Oil-free Mushroom Biryani Recipe | Whole Food Plant Based Recipes

Whole Food Plant Based Recipes


Deliciously satisfying biryani recipe that uses mushrooms for a super meaty sensation.

Whole Food Plant Based Mushroom Biryani Recipe

Course: Course 3: Grain Dishes for Lunch & Dinner Meals, Meat Replacement Dishes
Cuisine: North Indian Recipe
Prep Time: 20 minutes
Cook Time: 25 minutes
Servings: 2 people

INGREDIENTS

Mushroom Biryani Rice
  1. 3/4 cup Brown Basmati Rice
  2. 1 Bay Leaves
  3. 1 Star Anise
  4. 1 Green Cardamom / Elaichi
  5. 1/2 stick Cinnamon
  6. 2 Cloves
  7. 1 pinch Saffron
Mushroom Biryani Masala
  1. 1 small strand Mace
  2. 3 Cloves
  3. 2 Green Cardamom / Elaichi
  4. 1 cm piece Cinnamon
  5. 1 pinch Nutmeg powder
  6. 1/2 tsp Stone Flower / Dagad Phool / Kalpasi
  7. 1 tsp Turmeric Powder
  8. 2 tsp Black Pepper Powder
  9. Mushroom Biryani Gravy
  10. 1/2 tsp Cumin / Jeera
  11. 2 Onion Red
  12. 1 Green Chili
  13. 4 Tomatoes
  14. 1 Packet (200g) White Buttom Mushrooms
  15. 1 inch piece Ginger
  16. 5 cloves garlic
  17. 2 tbsp Fresh Coconut Ground to Paste
  18. 1/4 cup Pudina Leaves
  19. 2 tbsp Miso Paste (Healthy Salt Replacement, See Nutrition Science Highlights below)
  20. 1 Lemon Quartered & Peeled
  21. 2 tbsp Coriander Leaves

INSTRUCTIONS

Mushroom Biryani Masala
  1. Grind all ingredients together to make Biryani masala
Mushroom Biryani
  1. Soak brown basmati rice overnight. Cook rice with whole spices - cardamom, cinnamon, bay leaves, cloves, and star anise - in sufficient water. The water should be just enough to cook rice completely, without making it sticky or undercooked. Keep the vessel closed while cooking, and check the rice from time to time. Avoid mixing rice too often or mashing it. Once cooked, mix in saffron strands, spread on a large plate to cool down, and keep aside.
  2. Wash and chop mushrooms into 4 pieces each. Peel and chop onions. Chop tomatoes into small pieces. Slit green chili along its length. Peel and grind ginger and garlic to a paste. Keep aside for ten minutes before using for next step.
  3. In a kadai / wok, dry roast jeera. Once jeera starts sputtering, add onions and chili, along with 1-2 tsp water. Once cooked, add tomato and mushrooms, and saute.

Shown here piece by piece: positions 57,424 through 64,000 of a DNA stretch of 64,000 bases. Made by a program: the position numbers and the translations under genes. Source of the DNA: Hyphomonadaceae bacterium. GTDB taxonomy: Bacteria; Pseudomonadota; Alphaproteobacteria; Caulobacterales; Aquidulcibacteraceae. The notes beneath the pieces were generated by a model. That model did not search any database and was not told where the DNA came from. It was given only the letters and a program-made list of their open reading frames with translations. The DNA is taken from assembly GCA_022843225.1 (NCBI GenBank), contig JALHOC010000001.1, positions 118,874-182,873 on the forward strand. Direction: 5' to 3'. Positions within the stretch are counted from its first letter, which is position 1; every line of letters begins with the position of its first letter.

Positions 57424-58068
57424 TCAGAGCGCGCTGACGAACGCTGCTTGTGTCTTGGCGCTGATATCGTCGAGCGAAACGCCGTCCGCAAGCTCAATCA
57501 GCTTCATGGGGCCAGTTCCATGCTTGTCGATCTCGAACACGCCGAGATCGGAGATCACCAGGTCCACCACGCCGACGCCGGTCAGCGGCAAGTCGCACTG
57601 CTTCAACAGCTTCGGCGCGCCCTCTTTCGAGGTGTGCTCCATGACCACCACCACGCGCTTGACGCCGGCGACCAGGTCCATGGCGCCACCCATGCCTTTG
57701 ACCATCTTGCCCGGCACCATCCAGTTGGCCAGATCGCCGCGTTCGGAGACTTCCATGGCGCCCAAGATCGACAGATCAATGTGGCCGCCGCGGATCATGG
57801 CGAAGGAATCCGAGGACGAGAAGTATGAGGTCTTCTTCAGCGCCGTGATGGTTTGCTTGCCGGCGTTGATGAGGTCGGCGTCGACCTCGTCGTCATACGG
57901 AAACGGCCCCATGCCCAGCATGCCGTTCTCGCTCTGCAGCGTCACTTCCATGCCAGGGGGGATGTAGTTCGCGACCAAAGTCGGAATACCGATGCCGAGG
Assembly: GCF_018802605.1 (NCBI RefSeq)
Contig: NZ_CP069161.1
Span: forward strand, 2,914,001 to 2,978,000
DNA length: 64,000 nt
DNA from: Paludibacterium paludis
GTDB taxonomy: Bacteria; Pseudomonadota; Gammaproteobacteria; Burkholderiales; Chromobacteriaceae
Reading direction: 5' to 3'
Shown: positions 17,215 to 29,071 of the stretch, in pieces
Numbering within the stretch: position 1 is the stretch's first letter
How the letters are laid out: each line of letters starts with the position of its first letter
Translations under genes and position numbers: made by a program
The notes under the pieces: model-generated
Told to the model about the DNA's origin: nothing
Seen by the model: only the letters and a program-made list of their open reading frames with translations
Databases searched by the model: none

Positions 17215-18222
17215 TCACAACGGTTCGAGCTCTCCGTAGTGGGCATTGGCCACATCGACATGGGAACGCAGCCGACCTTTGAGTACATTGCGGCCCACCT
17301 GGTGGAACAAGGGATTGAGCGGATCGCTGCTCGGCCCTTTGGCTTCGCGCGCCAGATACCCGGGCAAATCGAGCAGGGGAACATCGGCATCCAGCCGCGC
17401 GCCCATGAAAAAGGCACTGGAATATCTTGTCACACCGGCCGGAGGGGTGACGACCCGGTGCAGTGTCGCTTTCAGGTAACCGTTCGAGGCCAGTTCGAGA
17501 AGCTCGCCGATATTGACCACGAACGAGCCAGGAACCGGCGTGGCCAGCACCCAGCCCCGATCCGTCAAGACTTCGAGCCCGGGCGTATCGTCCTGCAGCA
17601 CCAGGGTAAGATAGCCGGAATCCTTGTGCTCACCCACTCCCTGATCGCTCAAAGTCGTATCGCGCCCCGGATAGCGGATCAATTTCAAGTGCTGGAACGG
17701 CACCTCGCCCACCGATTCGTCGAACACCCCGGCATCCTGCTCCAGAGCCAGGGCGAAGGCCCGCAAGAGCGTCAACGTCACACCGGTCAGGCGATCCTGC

4. Once ginger-garlic paste has been kept aside for ten minutes, add it to the mushroom gravy and continue cooking. When almost fully cooked, add biryani masala and saute until cooked. Once cooked, remove from stove.
  5. Grind coconut paste, mint / pudina leaves, miso paste, and lemon juice into a smooth paste. Mix into mushroom biryani gravy.
  6. Mix gravy with rice, taking care not to mash rice grains. Garnish with coriander leaves. Serve fresh with Capsicum Raisin Raitha!

Nutrition Science Highlights for Whole Food Plant Based Mushroom Biryani Recipe

  1. Why not meat? Meat and fish have been shown to cause heart disease, cancer, infertility, diabetes, hypertension, and endless other chronic lifestyle diseases. If you are a non-vegetarian, you can enjoy the texture and flavour of meat dishes by substituting meat with mock meats, or even better, using meaty whole plant foods, such as mushroom, raw jackfruit, yam, and legumes.
  2. Why whole grains? Whole grains are healthier than refined grains such as white rice, refined flours, maida, rava, etc., as the bran layer is intact, with all its vitamins, minerals, and phytonutrients. Whole grains have been found to be protective against a whole range of chronic diseases, including heart disease, diabetes, and lifestyle-related cancers.
  3. Why cool grains? When cooked grains are allowed to cool on the counter or in the fridge, its starch crystallises to form resistant starch. This can be eaten by our good gut bacteria and also reduces the glycemic index (the rate at which glucose is absorbed), making the whole grain even healthier. For the same reason, parboiled whole grains can be used as well.
  4. Why Miso Paste? Miso paste is fermented & salted soya bean paste. American Heart Association Maximum recommended maximum daily salt intake of 3.75 grams per person to minimise risk of high blood pressure, stomach cancer and chronic kidney disease. In addition to helping us restrict salt intake, replacing salt with miso paste also helps by neutralising the negative effects of salt by soya phytonutrients. You can easily make fresh miso paste at home by mixing 100 grams of cooked soya paste with 10 grams of salt, or 10 tablespoons of cooked soya paste with 1 tablespoon of salt. If making at home, ensure to use immediately, or freeze in batches to use later. Or, simply use 3.75 grams of salt or less per day per person and add 18 to 20 grams (dry weight) of soya beans in any dishes, spread through the day!
  5. Why oil-free tadka? Tadka, thaaLippu, oggaraNe. Tempering spices in oil is quintessential to Indian cuisine. This practice may have started as a compromise when whole nuts were unavailable, and indeed, is more common in inland, drier areas where nuts do not grow easily, all year round. You can enjoy the taste and fragrance, though, by just dry roasting the spices you require, without the oil, or even better, mixing spice powders directly into your dish!

Dr Achyuthan Eswar
Lifestyle Physician & Co-founder, NutritionScience.in, PHC Lifestyle Clinic & SampoornaAhara.com Plant-based Kitchen

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